The %lf format will skip any leading white space, including newlines, so your code is attempting to ensure that there is one number per line with no trailing white space. You'd probably do better in this context to use fgets() and strtod(), though using strtod() completely correctly is not completely trivial. The following code ignores the finer points of strtod().

char line[4096];
double d;

while (fgets(line, sizeof(line), stdin) != 0)
{
    char *end;
    d = strtod(line, &end);
    if (end == line || *end != '\n')
        ...incorrect format...
    else
        printf("Number = %g\n", d);
}

The only reasons for fgets() to return a null pointer is that you've reached EOF or an error occurred. You might want to set errno = 0; before the call to strtod() and examine its value afterwards to spot numbers out of range.

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@chux: thanks — tit for tat one-character edits (both of which do improve the relevant answer). :D –  Jonathan Leffler Sep 20 '13 at 5:53
    
for now I dont really need the advance coding cause I am new to it but I really need just the fscanf. The problem now is that I cant take the string when I say == 2 from your code it stop when i reaches to a letter How can I take the letter and number using just the fscanf "while ((val = fscanf(stdin, "%lf%c", &d, &c)) == 2" –  Poldz Kerk Sep 20 '13 at 6:17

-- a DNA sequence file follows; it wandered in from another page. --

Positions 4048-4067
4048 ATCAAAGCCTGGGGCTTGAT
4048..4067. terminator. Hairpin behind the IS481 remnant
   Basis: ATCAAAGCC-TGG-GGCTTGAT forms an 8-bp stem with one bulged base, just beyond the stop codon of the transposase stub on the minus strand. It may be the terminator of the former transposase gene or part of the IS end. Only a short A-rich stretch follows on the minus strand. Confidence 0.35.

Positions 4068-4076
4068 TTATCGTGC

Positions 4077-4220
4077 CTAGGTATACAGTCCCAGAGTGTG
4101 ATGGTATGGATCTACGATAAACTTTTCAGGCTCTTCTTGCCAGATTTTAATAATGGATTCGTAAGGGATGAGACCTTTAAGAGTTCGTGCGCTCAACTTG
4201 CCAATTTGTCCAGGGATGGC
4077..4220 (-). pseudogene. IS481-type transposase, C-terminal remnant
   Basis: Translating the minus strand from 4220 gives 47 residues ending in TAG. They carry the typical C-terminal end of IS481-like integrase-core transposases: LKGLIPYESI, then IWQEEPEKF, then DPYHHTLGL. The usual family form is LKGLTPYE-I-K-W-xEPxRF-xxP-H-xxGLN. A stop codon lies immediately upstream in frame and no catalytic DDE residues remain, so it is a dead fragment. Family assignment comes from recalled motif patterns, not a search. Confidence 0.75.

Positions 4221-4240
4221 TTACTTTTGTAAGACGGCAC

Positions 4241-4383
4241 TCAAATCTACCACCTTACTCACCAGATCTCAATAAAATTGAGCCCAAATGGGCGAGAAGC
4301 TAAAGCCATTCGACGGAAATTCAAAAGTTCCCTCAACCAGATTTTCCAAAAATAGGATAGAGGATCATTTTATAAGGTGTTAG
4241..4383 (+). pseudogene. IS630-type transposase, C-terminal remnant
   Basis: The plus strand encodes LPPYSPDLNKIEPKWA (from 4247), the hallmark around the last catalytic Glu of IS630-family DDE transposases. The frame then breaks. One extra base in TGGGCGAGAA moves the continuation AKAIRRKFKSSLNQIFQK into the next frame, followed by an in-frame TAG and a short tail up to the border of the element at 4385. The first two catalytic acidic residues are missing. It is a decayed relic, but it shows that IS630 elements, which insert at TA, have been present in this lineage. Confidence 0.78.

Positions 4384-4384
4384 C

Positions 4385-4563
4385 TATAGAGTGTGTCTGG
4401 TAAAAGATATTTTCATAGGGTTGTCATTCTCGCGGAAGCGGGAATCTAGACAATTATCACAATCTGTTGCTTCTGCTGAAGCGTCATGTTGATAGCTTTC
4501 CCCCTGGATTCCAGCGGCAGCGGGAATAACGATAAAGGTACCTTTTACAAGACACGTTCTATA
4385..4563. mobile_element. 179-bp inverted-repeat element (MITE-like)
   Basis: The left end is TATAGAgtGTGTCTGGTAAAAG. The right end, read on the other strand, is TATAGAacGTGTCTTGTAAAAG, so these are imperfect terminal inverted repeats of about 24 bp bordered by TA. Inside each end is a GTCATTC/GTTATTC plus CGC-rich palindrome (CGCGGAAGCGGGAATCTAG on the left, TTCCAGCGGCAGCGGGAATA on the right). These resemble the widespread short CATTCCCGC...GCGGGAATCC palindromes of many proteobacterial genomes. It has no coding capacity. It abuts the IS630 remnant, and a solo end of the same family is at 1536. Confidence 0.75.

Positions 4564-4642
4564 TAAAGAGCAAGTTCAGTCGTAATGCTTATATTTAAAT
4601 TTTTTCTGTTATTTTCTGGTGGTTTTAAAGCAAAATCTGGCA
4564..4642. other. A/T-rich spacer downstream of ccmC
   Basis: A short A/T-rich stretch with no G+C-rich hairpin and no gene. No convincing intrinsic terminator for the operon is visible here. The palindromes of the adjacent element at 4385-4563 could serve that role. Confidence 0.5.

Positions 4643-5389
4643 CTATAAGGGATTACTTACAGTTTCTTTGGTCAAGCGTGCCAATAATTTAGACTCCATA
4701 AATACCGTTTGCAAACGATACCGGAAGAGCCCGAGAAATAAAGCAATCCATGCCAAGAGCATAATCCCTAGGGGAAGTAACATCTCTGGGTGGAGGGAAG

You can't fix the problem using a single call to fscanf() — that's why fscanf() is such a nasty piece of work. If all goes right, it is fine. When anything goes wrong, it is the wrong tool to be using, and that's when fgets() and sscanf() come into their own. If you really want to try and recover, then you'll have use something like getc() to read past the characters that can't be the start of a number (+, -, . or a digit, I believe). Of course, that means you'll read one character too far (unless you just read a single character and try again), so you'll also need ungetc(). –  Jonathan Leffler Sep 20 '13 at 6:35

Code goes into an infinite loop because fscanf(stdin,"%lf%c",d,c) attempt to read a number and finds a letter: the r in r5. Upon failing to scan anything, it returns a 0. The 0 != EOF is true and true is assigned to val. And while (val) repeats. The problem is that the r is not consumed by anything, so the next `fscanf() repeatedly tries again with the same result.

Recommend

if (fgets(buffer, sizeof(buffer), stdin) != NULL) {
  result = sscanf(buffer, "%lf %c", &d, &c);
  if (result != 1) ; //handle error
}
share|improve this answer
    
Hmmm…why != 1? … Oh … The space before the %c is very subtle and warrants some explanation, I think. It means you allow trailing blanks or tabs, whereas the original code did not. It's not precisely wrong, but it is arguably a change of specification. –  Jonathan Leffler Sep 20 '13 at 5:57

One problem is that you shouldn't try to attempt to scan the newline. Another problem is that the not-equal operator != has higher precedence than the assignment, meaning val is the result of the comparison. And a third error in that you don't provide a pointer to read the value into (leading to undefined behavior).

I suggest changing like this:

while (scanf("%lf", &d) == 1)
{
    printf("You have read %f\n", d);
}

The above loop will loop as long as the input is a floating point.